Sciences offering more opportunities for minorities
While minority figures in the sciences have long been absent or overlooked, on February 8 a panel of individuals gathered in Kresge Auditorium to lend guidance to students on this pressing issue.
Many of those who had assembled sought to break the glass ceiling that has far too long barred women and individuals of color from prestigious jobs that afford recognition. The students, mostly upperclassmen, were all too aware of the injustices that they would soon face in the job world. The panel of professionals, however, had consolation and advice to offer.
Several of the speakers argued that simple common sense will ultimately force researchers and people in the sciences to accept a more diverse faculty. A true diversity of views will inevitably lead to greater progress at a more rapid pace. Therefore, basic self-interest, more than protest or law will ultimately lead to better positions for minorities in the sciences.
However, the appearance of a diverse group of people can be somewhat misleading. Several of the panelists indicated a diverse looking group of individuals is often mistaken for a truly multicultural group with a wide range of views. However, people can look very different and still think the same. Furthermore, it was pointed out that there is no use in bringing minorities to universities that do not provide accepting climates. Students in the audience, on the other hand, protested that in order for accepting climates to be created, individuals from minority groups must take the first steps in creating a niche for themselves.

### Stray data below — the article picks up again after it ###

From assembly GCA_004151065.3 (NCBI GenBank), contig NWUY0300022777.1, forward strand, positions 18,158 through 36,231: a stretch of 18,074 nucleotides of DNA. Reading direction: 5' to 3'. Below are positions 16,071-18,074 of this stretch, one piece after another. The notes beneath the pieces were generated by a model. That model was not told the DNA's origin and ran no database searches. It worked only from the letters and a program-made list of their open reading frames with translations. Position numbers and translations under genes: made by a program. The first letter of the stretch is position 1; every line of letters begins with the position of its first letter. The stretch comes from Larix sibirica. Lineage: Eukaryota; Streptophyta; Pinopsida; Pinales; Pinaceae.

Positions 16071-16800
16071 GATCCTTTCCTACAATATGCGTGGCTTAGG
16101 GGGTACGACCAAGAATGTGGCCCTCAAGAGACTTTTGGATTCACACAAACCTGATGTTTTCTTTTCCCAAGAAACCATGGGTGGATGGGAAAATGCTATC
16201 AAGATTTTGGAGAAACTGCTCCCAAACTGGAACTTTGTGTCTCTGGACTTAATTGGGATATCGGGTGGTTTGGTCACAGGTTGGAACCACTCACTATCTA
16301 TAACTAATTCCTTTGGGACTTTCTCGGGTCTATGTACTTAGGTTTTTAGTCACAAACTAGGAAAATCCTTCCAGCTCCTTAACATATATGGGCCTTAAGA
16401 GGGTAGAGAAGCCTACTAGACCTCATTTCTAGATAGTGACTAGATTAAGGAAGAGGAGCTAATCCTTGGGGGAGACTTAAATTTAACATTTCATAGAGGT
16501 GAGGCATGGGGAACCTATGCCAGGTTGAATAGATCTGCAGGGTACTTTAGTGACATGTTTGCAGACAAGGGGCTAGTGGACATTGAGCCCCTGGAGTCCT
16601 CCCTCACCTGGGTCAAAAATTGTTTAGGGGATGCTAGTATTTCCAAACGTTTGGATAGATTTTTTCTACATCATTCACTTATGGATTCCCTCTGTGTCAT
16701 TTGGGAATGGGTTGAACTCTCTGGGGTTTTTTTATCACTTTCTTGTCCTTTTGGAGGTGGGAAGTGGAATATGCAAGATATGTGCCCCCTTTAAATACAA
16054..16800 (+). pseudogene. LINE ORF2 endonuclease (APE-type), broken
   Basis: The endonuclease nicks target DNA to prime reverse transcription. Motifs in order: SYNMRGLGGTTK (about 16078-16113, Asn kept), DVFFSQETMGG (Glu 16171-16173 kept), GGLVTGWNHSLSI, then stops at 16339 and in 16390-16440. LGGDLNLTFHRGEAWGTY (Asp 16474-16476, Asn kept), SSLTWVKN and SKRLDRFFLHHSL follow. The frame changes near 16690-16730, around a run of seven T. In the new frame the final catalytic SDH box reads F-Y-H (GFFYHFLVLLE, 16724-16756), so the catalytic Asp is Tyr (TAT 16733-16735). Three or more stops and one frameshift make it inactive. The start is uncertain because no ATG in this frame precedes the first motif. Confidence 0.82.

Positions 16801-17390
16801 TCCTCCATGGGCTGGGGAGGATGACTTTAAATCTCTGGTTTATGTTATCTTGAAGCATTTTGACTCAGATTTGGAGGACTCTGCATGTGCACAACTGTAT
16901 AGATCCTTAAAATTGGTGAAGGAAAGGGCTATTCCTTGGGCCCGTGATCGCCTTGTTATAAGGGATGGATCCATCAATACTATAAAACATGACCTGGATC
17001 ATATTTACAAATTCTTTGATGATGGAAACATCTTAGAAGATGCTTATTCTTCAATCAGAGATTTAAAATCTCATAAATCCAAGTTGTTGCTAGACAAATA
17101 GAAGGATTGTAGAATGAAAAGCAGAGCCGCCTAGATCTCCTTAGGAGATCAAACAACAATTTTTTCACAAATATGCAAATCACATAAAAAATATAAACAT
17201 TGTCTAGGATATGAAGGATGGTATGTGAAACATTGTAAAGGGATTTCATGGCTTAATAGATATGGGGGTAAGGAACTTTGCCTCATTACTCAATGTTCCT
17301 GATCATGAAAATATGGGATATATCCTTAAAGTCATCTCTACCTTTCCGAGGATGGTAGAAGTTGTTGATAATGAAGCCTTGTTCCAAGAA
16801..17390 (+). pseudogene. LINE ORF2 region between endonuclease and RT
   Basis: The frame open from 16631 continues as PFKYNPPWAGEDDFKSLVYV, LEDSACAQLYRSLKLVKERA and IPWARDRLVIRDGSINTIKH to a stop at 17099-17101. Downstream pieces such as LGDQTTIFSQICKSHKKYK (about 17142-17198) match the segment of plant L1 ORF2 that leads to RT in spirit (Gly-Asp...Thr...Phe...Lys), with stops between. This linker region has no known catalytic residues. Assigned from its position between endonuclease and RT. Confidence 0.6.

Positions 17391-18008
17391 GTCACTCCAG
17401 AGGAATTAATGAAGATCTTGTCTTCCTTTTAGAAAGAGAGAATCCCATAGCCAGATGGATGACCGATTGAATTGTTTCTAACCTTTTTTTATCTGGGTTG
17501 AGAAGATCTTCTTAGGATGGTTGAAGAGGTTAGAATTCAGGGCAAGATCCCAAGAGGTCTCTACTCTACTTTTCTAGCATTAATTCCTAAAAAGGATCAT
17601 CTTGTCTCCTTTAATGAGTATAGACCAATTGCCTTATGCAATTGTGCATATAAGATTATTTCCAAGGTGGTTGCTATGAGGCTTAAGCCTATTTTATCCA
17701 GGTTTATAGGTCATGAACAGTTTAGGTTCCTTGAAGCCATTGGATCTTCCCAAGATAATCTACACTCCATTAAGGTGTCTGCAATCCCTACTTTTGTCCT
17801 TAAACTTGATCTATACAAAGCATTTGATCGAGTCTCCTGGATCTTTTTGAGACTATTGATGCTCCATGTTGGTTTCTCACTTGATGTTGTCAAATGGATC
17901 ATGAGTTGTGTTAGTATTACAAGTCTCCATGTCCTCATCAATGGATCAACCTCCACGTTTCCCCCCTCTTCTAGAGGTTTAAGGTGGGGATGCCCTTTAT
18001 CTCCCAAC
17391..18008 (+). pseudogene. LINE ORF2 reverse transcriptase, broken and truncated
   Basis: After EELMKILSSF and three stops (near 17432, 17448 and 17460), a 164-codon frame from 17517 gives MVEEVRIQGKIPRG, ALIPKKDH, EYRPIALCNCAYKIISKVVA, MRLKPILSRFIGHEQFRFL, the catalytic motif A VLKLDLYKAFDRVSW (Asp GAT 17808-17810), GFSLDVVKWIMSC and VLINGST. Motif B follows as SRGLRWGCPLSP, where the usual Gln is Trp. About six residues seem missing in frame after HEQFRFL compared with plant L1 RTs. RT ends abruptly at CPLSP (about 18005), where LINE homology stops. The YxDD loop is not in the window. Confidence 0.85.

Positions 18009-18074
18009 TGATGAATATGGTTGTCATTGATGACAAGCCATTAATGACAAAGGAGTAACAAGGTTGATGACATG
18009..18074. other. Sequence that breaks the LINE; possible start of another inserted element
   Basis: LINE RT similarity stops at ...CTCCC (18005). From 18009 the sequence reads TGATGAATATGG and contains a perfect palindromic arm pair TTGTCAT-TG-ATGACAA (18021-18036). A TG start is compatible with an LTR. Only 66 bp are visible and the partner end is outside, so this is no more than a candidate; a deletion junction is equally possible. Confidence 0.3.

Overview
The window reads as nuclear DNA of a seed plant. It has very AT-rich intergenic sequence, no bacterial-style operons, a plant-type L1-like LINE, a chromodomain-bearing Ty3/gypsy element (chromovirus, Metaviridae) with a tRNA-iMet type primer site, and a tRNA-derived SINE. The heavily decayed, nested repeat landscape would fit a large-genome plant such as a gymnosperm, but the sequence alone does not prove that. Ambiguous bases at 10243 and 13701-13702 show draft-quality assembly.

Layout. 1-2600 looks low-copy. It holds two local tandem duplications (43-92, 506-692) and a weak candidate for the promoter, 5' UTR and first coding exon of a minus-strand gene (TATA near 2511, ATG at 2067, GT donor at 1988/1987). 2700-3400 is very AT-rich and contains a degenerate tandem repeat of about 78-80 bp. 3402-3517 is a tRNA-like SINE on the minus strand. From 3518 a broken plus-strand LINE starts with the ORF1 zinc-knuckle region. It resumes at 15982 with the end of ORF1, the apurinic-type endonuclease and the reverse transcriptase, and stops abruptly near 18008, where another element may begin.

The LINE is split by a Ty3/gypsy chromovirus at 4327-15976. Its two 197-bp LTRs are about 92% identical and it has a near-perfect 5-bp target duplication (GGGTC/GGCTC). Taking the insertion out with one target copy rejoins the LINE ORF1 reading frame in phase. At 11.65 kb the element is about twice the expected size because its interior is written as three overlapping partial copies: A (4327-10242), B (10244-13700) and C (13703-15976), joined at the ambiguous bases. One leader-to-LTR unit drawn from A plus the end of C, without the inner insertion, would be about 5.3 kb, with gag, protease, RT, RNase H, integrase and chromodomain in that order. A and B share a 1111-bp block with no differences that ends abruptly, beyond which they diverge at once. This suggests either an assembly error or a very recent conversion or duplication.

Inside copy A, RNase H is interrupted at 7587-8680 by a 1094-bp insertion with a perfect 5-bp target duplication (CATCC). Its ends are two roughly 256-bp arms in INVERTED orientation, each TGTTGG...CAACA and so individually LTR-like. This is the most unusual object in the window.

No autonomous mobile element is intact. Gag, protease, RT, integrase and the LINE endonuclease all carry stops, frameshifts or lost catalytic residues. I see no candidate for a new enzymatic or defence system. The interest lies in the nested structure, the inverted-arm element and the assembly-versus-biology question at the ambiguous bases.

Yet these first steps can often prove to be a huge burden for an individual to bear. For a single person to carve out a niche for themselves can be too much to ask for in some cases. In order to remedy this, panelists suggested that it is time to turn this issue around and make it the duty of the departments to deal with issues of prejudice and discrimination in universities rather than counting on individual teachers.
Furthermore, prejudice against minorities in the academic arena does not always come from department heads or positions of high authority. Instead, female professors and professors of color often face the greatest challenges from the students themselves. College students approach classes with certain preconceived notions concerning the parameters that they expect the authority figure-i.e. the professor-to fulfill.
In some cases, a short, small proportioned, female is not within these parameters and this can prove a hard barrier to overcome for both the student and the teacher. Therefore, college students should also be expected to make an effort in overcoming prejudices as they have just as large a part in paving the way for minorities in the sciences as those who already fill positions.
Panelists and student speakers included individuals from Bates College and Colby College. The conference ran from 1:00 p.m. to 4:00 p.m., was followed by a concluding dinner at 6:00 p.m., and was organized by Derrick Duplessy '02, Co-President of the African American Society on campus.